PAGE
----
Why It’s Ok If You’re Not A Technical Photographer

One type of photographer is not superior to the other.

Some people are more interested in the technical aspects of photography. Others are more interested in the creative aspects of photography.

Neither way of thinking is wrong. One type of photographer is not superior to the other. You are both taking beautiful photographs. That is all that matters. Art should not be a competition. It should be a collaboration.

If you feel the most alive when you are taking photographs, embrace your passion. You do not need to study reference books and sign up for expensive programs in order to learn about aperture, aspect ratio, depth of field, or exposure compensation.

You might have a natural eye for photography. You might not have to stop and think about how much negative space to leave in a photograph or which colors and textures you should mix together because you can just tell based on your gut feelings.

It’s okay if you’re not a technical photographer. It’s okay if you are self-taught. It’s okay if everything comes inherently to you. That means you are an artistic photographer. It means you see photography as a form of emotional expression. It means you want to set your own path, rebel against authority, and work independently without anyone giving you instructions on what do do (or what not to do).

Certain things that might drive a technical photographer crazy, like a photograph coming out slightly blurred, are perfectly fine with you as long as the photograph comes out looking pretty. You do not stress over the small stuff. You believe imperfect things can be beautiful, too.

Your work is based on your heart rather than your brain. That is why you might not be able to explain the exact reasons why you like a photograph you took or why you set it up in the way you did. You do not have a clinical explanation about focal length or the rule of thirds. You simply did what felt like the right thing at the time.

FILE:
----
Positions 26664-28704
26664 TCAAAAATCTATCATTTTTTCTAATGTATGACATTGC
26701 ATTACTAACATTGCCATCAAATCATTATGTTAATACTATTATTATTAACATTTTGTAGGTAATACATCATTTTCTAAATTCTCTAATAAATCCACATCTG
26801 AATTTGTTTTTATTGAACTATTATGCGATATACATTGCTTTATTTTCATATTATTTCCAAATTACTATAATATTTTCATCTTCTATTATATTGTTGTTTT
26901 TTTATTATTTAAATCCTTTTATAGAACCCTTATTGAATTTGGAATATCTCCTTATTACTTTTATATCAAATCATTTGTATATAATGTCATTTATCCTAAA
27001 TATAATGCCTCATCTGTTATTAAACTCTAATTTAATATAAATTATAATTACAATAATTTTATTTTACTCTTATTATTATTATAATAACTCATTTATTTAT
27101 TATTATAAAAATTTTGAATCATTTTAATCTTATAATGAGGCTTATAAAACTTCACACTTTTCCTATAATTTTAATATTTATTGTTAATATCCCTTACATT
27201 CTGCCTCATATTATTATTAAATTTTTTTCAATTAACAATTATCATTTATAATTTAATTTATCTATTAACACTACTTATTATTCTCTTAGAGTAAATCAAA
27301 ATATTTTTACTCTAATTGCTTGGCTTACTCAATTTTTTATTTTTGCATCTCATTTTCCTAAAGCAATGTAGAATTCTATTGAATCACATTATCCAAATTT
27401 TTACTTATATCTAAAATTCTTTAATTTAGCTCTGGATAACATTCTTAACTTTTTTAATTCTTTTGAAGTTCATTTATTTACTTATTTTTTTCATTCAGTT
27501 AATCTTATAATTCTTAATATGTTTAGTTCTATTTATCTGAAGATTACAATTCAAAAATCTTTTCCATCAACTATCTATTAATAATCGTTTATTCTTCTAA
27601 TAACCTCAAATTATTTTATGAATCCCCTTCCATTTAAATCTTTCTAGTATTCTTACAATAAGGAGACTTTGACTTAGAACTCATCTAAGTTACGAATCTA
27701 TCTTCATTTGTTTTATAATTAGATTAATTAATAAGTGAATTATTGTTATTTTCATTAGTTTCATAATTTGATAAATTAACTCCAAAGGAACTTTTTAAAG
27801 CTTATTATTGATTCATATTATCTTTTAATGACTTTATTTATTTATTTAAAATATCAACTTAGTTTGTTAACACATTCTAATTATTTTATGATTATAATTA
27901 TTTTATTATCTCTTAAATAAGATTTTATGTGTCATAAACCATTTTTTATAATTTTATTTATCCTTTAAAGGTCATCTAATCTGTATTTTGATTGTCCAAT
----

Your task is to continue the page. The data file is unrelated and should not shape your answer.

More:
You should not let anyone shame you over your lack of technical knowledge about the field. There are some people who might look down on you for your methods. They might accuse you of being disorganized and impractical. They might act like you do not have the right to call yourself a real photographer — but do not let their insults convince you to give up on something you love. You should be proud of what stunning pictures you can take without the help of outside resources.

You do not have to research elaborate equipment and buy the most expensive camera on the market in order to be a successful photographer. You do not have to know the names of terms and techniques in order to unconsciously use them in your photographs. You do not have to learn the technical aspects of photography if you are happy taking pictures based on your instincts. The process does not matter. The final results matter.

It’s okay if you are not a technical photographer. You do not have to force yourself into a role you are uncomfortable playing. You do not have to turn your art into a complicated set of steps when you have been perfectly fine going with the flow.

All photographers are different. Some are going to spend years studying their field before they feel confident enough with a camera to show the rest of the world their work. Others will pick up a camera and have a natural knack for it.

You have to remember, art is not always about reading textbooks and articles on how to refine your techniques. Sometimes it’s about listening to your heart.

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